The Ground Cover Project was really focused on work FOR homeless individuals versus WITH them. (I have done projects WITH the chronically homeless – Street Gems, the Caution Field Project, and Crime Scenes). This project employed hundreds of members of the local and national community to make blankets to ultimately give away to individuals experiencing homelessness. Blankets could be knitted, crocheted, pieced and quilted and a couple were woven.
The energy of that project came from making contact with all the “blanketeers” and watching them take ownership of bringing the project to fruition. I acted as a catalyst and organizer, but I barely made one blanket! Ha!
With this project, I returned to making myself, and obviously used the same pixelation technique that was used on the Ground Cover Project. The community energy in this project is inadvertently coming from the cast-off clothing and from my own intentions in making the work. Also, my contact with the subjects of the portraits is an important aspect of the experience and meaning of this project.
How did you select the homeless individuals featured in the textile portraits? Are there particular attributes or qualities that you look for in a portrait subject? Have you found people are generally receptive to your requests to photograph them?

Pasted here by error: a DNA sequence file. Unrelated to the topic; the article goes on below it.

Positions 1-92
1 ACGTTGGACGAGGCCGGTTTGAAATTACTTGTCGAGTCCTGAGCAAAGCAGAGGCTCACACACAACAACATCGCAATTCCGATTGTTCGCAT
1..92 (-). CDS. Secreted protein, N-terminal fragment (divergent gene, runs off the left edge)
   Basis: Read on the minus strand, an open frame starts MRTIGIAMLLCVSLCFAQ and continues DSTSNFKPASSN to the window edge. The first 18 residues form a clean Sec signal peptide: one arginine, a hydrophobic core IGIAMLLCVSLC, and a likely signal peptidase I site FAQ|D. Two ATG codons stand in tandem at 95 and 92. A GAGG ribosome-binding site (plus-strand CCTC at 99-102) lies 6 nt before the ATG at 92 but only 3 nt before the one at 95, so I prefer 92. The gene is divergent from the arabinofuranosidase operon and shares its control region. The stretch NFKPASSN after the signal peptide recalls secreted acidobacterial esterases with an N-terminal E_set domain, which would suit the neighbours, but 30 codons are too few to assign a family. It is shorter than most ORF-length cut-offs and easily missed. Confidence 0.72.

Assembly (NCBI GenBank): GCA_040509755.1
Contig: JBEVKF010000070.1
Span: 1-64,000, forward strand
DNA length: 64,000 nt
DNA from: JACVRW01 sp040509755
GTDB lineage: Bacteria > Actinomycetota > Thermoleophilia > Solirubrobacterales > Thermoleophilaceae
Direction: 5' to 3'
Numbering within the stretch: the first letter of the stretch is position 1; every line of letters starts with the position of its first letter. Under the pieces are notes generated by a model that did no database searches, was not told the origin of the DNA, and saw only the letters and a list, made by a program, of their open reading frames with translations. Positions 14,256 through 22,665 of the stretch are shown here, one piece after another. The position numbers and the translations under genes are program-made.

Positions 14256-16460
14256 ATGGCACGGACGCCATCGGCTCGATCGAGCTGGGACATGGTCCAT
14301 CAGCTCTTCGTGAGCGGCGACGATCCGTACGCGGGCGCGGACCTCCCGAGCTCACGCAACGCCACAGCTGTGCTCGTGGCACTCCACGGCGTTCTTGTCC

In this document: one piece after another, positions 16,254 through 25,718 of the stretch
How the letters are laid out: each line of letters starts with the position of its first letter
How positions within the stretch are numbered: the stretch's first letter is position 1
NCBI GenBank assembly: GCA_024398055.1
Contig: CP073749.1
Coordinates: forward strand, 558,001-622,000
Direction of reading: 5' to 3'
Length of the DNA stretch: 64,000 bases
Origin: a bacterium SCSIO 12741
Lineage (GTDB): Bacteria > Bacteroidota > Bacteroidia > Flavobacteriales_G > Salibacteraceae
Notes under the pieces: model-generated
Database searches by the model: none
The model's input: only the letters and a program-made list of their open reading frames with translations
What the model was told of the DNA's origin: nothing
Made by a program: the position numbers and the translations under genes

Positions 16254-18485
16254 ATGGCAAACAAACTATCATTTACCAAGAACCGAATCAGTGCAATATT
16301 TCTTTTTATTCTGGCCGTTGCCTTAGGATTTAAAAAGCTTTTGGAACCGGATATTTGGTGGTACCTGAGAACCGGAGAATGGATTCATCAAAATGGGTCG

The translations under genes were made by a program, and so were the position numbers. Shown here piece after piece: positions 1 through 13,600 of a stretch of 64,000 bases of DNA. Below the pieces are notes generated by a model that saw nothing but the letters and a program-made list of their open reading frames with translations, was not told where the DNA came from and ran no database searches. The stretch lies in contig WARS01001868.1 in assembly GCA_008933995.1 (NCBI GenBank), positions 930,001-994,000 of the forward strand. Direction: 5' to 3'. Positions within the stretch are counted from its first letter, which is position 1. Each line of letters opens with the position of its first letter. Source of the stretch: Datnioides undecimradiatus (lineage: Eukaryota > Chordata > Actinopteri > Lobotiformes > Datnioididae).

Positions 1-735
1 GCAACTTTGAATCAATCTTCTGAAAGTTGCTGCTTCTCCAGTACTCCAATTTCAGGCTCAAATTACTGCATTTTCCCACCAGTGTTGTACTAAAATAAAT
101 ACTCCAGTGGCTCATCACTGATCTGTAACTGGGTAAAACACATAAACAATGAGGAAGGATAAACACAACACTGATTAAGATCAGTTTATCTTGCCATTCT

This part of the project is the trickiest and I’ve modified my methodology in finding subjects. Although I tried it, I found it so inauthentic to approach an unknown individual and upon a brief meeting involve them in the depth this project requires. Would you impart your life history to a stranger you’ve only met a couple of times? They may chat, but I’ve found that the interchange is often crafted to portray a life they think you want to hear, not one that is true.
In 2011, I did an oral history project called “Hear I Am,” where I audio taped interviews of five participants whom I had gotten to know over the course of about eight months through crochet workshops I’d been running at a center near the homeless campus. Knowing those subjects was the key to mining the truth of their lives–the project was very poignant and meaningful to the audience.